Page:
Travel For Tea - 5 Of The Best Tea Growing Locations To Visit

POSTED BY Mavy | May 18, 2016
Label: Adventure Travel, Food Travel, Top 10s, Travel Tips


Tea lovers may want to incorporate a trip to a tea plantation on their travels. If you are that mad about a good brew of tea, you could choose a destination based on its tea growing potential. Tea bushes need to be grown in the right locations that have a specific climate and geography.

Where each brew is made can have a huge impact on its distinctive taste. Some of the basic requirements for growing tea include somewhere without big freezes or long winters, a tropical but preferably subtropical climates and some seasonality.

The rainfall and humidity can influence the flavour and quality of the tea, as well as when the leaves are harvested. We have hand-picked some of the top tea drinking and producing countries around the world. Find out where to go and which plantations to visit. Here are five of the best tea growing locations.


Kenya is the third largest tea producer in the world. If you are looking for things to do in Kenya, then plan a visit to one of the many tea plantations. Just northwest of Nairobi is the rustic farming town of Limuru. It sits in the Great Rift Valley, which has the ideal climate and conditions for growing tea bushes.

This region experiences lots of rainfall, the climate is ideal and there’s an elevation of 7,000 feet. Spend some time visiting Limuru Tea Plantation, which was built in the early 1900s, or you can go and see the first tea bushes planted by the Caine brothers during early settlement. You can often enjoy a nice picnic and enjoy the scenery and of course, try some tea!


Although just a small area of Argentina is suitable for growing tea, it’s still an important tea production country. The majority of the tea produced here is grown in the north east of the country.

The majority is grown in Misiones and Corrientes because they have exactly the right kind of warm subtropical climate with lots of rainfall. A lot of the tea here is mass produced and mild in flavour. The clear brews here are apparently ideal for being used to make iced tea.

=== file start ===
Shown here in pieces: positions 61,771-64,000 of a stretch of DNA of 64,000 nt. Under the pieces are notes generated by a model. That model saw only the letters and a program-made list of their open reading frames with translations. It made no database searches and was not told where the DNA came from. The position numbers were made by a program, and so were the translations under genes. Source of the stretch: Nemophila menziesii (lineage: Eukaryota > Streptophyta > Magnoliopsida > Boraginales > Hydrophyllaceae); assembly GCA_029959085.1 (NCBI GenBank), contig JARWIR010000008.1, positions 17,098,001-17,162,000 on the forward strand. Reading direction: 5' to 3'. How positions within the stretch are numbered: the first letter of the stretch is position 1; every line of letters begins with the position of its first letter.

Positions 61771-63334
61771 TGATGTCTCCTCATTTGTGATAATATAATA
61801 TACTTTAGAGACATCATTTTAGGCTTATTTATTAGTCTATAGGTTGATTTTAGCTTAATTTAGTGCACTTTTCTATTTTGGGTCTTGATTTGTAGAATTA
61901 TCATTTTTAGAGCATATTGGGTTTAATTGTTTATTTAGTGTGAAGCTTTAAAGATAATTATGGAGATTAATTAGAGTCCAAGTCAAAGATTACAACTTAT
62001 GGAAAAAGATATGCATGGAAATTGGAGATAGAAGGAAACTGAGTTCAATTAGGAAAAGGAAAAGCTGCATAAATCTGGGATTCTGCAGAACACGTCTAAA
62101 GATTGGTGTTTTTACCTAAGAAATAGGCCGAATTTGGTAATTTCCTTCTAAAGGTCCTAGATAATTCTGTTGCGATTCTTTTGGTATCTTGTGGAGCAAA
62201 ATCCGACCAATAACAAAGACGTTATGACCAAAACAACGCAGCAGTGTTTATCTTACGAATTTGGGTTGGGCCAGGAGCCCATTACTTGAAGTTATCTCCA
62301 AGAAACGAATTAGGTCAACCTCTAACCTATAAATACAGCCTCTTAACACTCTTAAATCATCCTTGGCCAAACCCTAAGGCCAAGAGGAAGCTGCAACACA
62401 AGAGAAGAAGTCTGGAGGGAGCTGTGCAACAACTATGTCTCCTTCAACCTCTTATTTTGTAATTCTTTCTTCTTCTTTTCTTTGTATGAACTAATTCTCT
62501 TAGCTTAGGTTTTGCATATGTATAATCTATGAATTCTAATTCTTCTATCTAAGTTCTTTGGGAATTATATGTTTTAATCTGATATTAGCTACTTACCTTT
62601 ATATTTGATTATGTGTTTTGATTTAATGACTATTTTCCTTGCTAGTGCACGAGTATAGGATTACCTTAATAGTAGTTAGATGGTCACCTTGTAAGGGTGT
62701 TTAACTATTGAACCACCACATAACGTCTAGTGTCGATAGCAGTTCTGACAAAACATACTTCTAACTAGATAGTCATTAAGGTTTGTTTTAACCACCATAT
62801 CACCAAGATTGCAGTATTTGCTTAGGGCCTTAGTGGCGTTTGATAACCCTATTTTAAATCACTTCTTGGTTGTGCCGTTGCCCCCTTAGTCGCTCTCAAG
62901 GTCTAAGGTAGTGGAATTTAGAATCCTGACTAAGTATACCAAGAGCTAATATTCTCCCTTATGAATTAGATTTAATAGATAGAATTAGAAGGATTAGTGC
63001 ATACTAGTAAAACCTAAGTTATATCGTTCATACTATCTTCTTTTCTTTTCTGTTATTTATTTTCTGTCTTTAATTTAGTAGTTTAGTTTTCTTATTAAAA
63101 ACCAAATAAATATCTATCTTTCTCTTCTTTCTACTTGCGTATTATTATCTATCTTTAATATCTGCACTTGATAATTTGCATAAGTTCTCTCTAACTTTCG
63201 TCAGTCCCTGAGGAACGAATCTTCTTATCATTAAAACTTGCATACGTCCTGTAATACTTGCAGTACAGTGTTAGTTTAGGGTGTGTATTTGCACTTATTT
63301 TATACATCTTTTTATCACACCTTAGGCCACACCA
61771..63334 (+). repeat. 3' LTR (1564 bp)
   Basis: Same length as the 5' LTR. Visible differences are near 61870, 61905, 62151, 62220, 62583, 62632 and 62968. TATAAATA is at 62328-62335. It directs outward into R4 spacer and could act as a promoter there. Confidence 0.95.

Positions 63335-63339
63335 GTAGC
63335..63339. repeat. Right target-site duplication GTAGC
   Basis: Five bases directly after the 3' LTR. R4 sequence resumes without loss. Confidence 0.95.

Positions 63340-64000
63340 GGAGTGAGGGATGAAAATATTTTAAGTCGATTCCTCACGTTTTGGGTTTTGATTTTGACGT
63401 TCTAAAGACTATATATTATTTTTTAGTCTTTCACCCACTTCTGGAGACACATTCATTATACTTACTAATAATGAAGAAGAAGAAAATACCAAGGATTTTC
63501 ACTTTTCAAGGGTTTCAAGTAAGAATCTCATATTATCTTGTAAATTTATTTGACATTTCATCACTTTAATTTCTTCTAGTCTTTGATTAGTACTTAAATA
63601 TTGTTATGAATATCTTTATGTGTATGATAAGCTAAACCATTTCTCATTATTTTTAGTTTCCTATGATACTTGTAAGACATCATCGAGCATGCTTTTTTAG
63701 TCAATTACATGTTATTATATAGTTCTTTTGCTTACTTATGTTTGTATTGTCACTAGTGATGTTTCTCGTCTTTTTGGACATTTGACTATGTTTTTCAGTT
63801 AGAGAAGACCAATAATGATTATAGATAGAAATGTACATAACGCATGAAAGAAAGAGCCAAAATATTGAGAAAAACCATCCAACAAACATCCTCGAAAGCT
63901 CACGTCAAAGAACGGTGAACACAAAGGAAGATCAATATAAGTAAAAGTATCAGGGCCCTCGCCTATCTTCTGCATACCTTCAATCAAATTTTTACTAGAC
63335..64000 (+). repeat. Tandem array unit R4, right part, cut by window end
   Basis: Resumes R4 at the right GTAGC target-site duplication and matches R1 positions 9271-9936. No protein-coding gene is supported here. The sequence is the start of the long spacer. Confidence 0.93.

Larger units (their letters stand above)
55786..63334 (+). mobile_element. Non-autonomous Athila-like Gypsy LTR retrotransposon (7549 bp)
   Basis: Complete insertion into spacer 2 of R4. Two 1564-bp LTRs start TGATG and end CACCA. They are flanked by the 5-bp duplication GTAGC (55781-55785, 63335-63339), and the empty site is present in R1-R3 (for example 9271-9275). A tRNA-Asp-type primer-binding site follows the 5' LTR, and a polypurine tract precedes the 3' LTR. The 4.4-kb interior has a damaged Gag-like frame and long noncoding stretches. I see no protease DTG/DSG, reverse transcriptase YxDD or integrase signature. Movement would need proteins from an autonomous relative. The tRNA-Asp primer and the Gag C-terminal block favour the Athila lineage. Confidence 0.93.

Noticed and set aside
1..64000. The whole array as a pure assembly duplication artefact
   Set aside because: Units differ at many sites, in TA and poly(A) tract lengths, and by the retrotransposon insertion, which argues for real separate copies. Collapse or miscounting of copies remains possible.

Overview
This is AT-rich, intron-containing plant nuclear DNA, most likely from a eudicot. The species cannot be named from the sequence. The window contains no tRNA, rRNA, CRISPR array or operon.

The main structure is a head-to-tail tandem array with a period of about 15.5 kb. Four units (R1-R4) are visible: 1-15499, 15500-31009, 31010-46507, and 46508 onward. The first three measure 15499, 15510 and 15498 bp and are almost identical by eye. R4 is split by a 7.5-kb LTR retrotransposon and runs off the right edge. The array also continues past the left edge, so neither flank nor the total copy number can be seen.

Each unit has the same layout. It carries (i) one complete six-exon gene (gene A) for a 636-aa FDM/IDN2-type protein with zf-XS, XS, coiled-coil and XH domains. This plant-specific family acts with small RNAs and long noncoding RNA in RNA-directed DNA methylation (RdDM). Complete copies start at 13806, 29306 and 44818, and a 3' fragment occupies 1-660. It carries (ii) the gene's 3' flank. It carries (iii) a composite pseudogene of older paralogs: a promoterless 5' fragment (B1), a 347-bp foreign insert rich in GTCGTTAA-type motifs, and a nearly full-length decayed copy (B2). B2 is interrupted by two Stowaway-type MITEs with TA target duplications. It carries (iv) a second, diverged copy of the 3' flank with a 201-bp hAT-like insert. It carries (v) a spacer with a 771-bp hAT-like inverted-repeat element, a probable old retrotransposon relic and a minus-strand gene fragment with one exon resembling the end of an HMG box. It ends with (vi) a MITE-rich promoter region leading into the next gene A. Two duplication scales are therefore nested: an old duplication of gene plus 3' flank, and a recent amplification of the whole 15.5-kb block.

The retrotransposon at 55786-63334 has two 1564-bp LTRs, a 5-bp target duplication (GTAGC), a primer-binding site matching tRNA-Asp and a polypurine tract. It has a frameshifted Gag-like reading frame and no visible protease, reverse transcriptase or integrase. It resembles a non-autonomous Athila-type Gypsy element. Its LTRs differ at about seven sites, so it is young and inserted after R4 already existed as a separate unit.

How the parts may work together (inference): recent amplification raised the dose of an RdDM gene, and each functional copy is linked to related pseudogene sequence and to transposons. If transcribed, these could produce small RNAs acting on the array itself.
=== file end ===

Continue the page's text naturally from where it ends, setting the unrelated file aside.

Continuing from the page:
The tea production industry here contributes an important regional agribusiness, and Argentina is one of the top 10 tea producing countries in the world. However, around 92% of the tea made here is for foreign markets. You will find mainly black tea here with 90% orthodox and only 2% green tea.  

Argentina is best known for the cultivation of Mate tea, which is served in traditional gourd cups in Argentina. It’s a herbal brew that is also popular in Paraguay, Uruguay and Brazil. It’s said to contain medicinal properties and contains a lot of caffeine. Head to  Patagonia in Southern Argentina and visit the town of Gaiman where you can try the tea with cakes and pastries.


Drinking tea is a popular pastime all over China, but there are some areas that are particularly tea orientated. There are places that have a strong tea drinking culture, and also places that are well-known for tea growing.

A lot of China’s tea growing areas are mountainous and offer picturesque and tranquil scenery, so even if you're not a massive tea fan, they are still worth a visit. Huangshan in the Anhui Province in Central East China is famous for its green, black and flower teas and alternative varieties such as Yellow Mountain Furry Tip, Keemun Black and Yellow Mountain Tribute are grown here.

If you want to experience China’s tea culture at its best, Huangshan is the place to go. Other key tea making and drinking destinations in China include Suzhou, Quanzhou, Xishuangbanna, Wuhan and Chengdu.

Quite a lot of tea experts feel that China’s best tea is the West Lake Dragon Well tea, which is grown in West Lake, southwest of Hangzhou City. Hangzhou Tea Museum, China’s only Chinese tea history museum is also worth a visit.

South Africa

Book some flights to Johannesburg and visit a tea plantation where you can try the tea that South Africa is best known for, Rooibos. It’s a light tea that’s red in colour, which is normally consumed without milk. A great place to try Rooibos and see how this tea is made is Klipp Mekaar, an organic, ethical tea farm located high in the northern Cederberg mountain range. This is one of the biggest organic Rooibos farms in the world.


India is another of the world’s largest tea growing countries, but interestingly, over 70% of the tea that’s made is consumed by Indian people. The British had a big influence on the tea culture in India during their rule, they cultivated large areas of land just for tea production.

One of the best places to go in India for tea is Darjeeling, which is encased in tea plantations. Darjeeling tea is often called the champagne of teas because it has a musky sweet flavour as well as floral notes and fruity citrus notes. About 25% of the total tea output in India is from Darjeeling. Make sure you plan a visit to the Happy Valley Tea Estate which grows some of the most fragrant Darjeeling around.

Another popular tea is Assam, it’s a black tea with a strong malty flavour. You can find plantations growing Assam in the north east of India. Tea fans won’t want to miss the tea festival that’s held in Jorhat in November every year.

For stunning views overlooking miles of bright green fields of tea plantations, make your way to Munnar. If you are nuts about tea, then pay a visit to India’s first Tea Museum at Nallathanni Estate.

Goa is also another popular tea tasting location. Book flights and go tea tasting in Goa at the Spice Plantation, where you can try the tea and go on a guided tour.

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